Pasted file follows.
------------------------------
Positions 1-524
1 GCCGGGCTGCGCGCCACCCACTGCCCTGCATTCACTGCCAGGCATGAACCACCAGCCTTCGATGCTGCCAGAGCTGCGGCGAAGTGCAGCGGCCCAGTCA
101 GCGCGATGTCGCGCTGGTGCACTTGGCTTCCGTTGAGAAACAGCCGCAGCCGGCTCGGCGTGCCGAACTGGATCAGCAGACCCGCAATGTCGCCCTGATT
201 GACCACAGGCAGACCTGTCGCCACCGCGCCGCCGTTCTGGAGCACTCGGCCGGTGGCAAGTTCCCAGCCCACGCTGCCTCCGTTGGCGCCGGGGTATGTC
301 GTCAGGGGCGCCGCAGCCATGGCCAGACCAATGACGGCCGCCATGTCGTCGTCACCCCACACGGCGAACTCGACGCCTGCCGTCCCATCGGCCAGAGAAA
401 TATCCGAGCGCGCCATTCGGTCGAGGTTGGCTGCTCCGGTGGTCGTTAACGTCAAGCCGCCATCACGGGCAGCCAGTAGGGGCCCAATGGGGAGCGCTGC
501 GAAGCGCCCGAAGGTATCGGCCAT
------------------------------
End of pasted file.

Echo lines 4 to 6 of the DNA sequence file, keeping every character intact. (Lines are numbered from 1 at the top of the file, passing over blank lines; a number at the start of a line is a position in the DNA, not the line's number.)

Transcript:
201 GACCACAGGCAGACCTGTCGCCACCGCGCCGCCGTTCTGGAGCACTCGGCCGGTGGCAAGTTCCCAGCCCACGCTGCCTCCGTTGGCGCCGGGGTATGTC
301 GTCAGGGGCGCCGCAGCCATGGCCAGACCAATGACGGCCGCCATGTCGTCGTCACCCCACACGGCGAACTCGACGCCTGCCGTCCCATCGGCCAGAGAAA
401 TATCCGAGCGCGCCATTCGGTCGAGGTTGGCTGCTCCGGTGGTCGTTAACGTCAAGCCGCCATCACGGGCAGCCAGTAGGGGCCCAATGGGGAGCGCTGC